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Do you DeJaVu? Now there’s one more reason to!


DeJaVu 43 Main Street, Warrenton

It’s rare that I leave DeJaVu, the adorable consignment shop at 43 Main Street in Warrenton, without a fabulous Michael Kors bag or Ann Taylor top in my hands. It’s even rarer that I leave without buying jeans  (I’m a total jeans hoarder), and something, anything, a scarf, skirt, pair of shoes, or belt in my favorite color: beige.  If you’ve been there, you know why I think the store’s so terrific. And if you’ve been there lately, then you know why my enthusiasm has reached a whole new level. DeJaVu is now carrying signed copies of 500 Acres And No Place To Hide, More Confessions of a Counterfeit Farm Girl. So go in and do a little shopping. Pick up something Chanel, Armani, or Boden, and of course a good book. And tell Alison and Sandra Susan sent you. Thanks!

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Perfect for your beach bag (and your friend’s)

beach chair yellow

My beach bag is a mess. In it I’ve got a sticky tube of sunblock, melted lip balm, bug spray from 2009, broken hair clips, over-stretched hair bands, a comb missing several teeth, a brush that could be worn as a wig, crumpled (but not used) tissues, band-aids that have long since lost their ability to aid anybody, and several paperback books filled with sand.  Two of those books, believe it or not, are the ones I’ve written. I like to walk up to women who are sitting on the beach reading and say, “Forgive me for interrupting, but I just finished this and it’s a terrific summertime read. Would you like it?” Nine times out of ten they say yes, and I give them a copy of 500 Acres and No Place to Hide.

According to several top book reviewers, 500 Acres IS a great summertime read. If you’ve read it, thanks. If you have a friend who hasn’t, and is headed to the beach or lake for one last Summer escape, why not get them a copy? They’ll have to stick sand in it themselves, but they’ll thank you!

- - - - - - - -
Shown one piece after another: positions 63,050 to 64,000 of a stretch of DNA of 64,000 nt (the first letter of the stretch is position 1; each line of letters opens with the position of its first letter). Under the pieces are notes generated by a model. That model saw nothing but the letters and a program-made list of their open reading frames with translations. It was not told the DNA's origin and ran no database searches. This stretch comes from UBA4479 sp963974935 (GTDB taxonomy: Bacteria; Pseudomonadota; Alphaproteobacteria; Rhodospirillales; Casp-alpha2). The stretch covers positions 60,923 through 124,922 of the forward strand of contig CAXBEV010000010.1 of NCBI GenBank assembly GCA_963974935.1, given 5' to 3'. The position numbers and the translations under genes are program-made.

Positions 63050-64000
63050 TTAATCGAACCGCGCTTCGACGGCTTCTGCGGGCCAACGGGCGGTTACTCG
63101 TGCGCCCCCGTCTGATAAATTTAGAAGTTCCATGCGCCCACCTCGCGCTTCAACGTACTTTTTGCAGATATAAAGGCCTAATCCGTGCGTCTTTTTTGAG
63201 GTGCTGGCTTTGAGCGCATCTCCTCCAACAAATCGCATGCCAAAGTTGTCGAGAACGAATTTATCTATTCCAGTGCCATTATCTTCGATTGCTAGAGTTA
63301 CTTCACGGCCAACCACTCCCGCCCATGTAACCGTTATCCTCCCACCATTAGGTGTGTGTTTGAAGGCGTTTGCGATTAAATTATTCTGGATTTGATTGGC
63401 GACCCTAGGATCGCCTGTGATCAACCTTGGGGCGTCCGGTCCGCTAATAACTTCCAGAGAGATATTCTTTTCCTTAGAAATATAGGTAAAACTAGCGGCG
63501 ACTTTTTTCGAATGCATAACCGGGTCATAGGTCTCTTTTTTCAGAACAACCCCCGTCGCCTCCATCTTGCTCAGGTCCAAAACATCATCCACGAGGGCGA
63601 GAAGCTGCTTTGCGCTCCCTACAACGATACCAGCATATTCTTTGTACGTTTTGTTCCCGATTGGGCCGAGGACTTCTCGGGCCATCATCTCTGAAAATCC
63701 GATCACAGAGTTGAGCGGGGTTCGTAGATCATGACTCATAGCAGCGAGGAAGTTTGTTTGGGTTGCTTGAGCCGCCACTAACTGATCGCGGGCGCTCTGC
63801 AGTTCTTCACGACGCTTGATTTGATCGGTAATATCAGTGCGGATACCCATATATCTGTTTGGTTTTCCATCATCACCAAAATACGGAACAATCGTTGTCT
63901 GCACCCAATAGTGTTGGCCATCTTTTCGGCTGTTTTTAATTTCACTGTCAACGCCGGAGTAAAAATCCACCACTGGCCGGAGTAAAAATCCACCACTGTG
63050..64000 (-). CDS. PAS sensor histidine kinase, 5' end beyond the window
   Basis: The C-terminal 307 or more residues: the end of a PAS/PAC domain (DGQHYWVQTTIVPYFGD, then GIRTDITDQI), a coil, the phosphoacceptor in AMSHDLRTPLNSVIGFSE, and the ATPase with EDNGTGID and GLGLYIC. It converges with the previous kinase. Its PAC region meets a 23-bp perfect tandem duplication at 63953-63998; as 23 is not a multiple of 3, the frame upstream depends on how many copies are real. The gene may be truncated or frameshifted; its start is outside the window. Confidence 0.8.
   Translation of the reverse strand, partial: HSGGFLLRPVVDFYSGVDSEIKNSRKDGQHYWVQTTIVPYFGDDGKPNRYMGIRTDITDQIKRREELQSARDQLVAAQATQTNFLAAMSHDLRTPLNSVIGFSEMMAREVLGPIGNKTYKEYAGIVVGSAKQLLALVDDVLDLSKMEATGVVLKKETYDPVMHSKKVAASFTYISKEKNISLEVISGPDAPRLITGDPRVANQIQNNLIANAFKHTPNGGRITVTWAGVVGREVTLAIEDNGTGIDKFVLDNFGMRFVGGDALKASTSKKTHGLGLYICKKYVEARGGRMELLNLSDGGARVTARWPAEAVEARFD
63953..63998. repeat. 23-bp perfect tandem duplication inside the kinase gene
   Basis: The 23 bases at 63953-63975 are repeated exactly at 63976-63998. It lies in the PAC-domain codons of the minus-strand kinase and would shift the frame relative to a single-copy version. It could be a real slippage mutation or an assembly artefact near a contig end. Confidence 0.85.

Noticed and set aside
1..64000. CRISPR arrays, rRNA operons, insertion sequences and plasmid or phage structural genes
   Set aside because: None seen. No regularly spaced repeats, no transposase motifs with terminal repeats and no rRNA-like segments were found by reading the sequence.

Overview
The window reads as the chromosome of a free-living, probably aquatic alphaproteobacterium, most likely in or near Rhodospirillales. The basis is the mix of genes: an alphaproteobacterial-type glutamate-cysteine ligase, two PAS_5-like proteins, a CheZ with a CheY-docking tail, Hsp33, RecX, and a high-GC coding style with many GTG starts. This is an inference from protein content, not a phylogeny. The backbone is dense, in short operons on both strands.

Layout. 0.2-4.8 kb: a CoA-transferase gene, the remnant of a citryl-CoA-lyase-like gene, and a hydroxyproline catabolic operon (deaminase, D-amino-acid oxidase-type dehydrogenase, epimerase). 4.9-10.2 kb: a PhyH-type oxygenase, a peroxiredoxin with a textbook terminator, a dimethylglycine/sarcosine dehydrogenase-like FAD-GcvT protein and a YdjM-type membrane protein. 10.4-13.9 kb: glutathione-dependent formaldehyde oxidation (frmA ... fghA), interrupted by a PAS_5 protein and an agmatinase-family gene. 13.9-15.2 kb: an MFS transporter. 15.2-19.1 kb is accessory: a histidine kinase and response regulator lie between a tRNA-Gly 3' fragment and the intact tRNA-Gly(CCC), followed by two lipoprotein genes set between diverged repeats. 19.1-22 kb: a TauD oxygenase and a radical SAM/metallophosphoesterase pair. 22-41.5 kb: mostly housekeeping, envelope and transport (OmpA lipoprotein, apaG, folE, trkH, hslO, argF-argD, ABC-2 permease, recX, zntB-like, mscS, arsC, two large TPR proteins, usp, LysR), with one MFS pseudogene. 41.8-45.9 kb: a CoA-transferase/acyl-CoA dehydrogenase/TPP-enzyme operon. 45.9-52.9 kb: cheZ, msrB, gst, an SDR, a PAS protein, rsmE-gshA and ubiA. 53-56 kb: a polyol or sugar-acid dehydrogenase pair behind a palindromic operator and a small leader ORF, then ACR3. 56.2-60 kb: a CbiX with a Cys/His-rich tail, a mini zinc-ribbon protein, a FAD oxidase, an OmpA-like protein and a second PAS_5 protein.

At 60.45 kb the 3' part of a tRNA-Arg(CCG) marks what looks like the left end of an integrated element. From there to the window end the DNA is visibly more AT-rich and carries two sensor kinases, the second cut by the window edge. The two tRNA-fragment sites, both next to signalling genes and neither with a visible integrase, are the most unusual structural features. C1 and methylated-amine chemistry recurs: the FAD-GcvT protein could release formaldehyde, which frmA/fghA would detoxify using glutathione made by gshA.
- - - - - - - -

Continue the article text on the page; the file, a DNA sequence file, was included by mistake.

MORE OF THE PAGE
From Story Circle Book Reviews:

Summertime. A perfect time for a memoir that is light-hearted and fun. McCorkindale’s humorist look at life in the slow lane is a great fit.

This is a sequel, but certainly nothing in the book requires you to have read the first one. The author’s approach is self-depreciating as well as funny, and the serious elements (e.g. her husband’s battle with pancreatic cancer) are dealt with in such a way that you can laugh and cry at the same time, and feel comfortable.

My own father used to say “I’m just a country boy trying to get along in the big city.” Well—McCorkindale is the complete opposite; a city girl trying to get by on 500 acres of beef cattle, outnumbered in her household by her two sons and husband.

“How many kids does it take to close the one and only gate that keeps the cattle in the pasture?” the author muses. Her answer? “Two. One to say, ‘what gate?’ and the second one to say, ‘I didn’t open it.'” With this sally, the intrepid McCorkindale takes on the farm. A woman a tad too obsessed with designer footwear and crow’s feet around her eyes, she is still able to bring a biting wit to her descriptions of farm animals, bad weather, and wearing Prada to do chores in the barn.

She mourns the loss of Taxi Takeout and made-to-order lattes, and in each essay in this book she takes a original look at her life in the country, complete with crowing hens, stinkbugs and Kudzu. She deals with her frustration with her writing: the local newspaper that has stopped printing her articles and owns up to the fact that her local readers feel she has gone to “the dark side.” Readers have complained that she is “…a bit bawdy, rather ribald, even risque…pining for bigger breasts and a smaller butt, my unabashed enthusiasm for high heels, tattoos and margaritas…even my reminiscences about high school boyfriends…are verboten. Taboo. Who knew?”

McCorkindale’s obsessions with personal looks, glamor, fashion and beauty may be a bit off-putting, but she writes ’em as she sees ’em. You may wonder about her style, her vision of child-rearing and her methods of dealing with a terminally ill husband, but you can’t deny that she has a strength in her humor, a veracity to her approach, and a refreshing ability to make a life for herself that she never planned. You come away from the reading of 500 Acres with a smile and an appreciation for someone who constantly makes lemonade when life gives her lemons.

I recommend this book for any woman, at any age, who wants a fun summer read that will also provide some introspection and self-evaluation!

by Laura Strathman Hulka
for Story Circle Book Reviews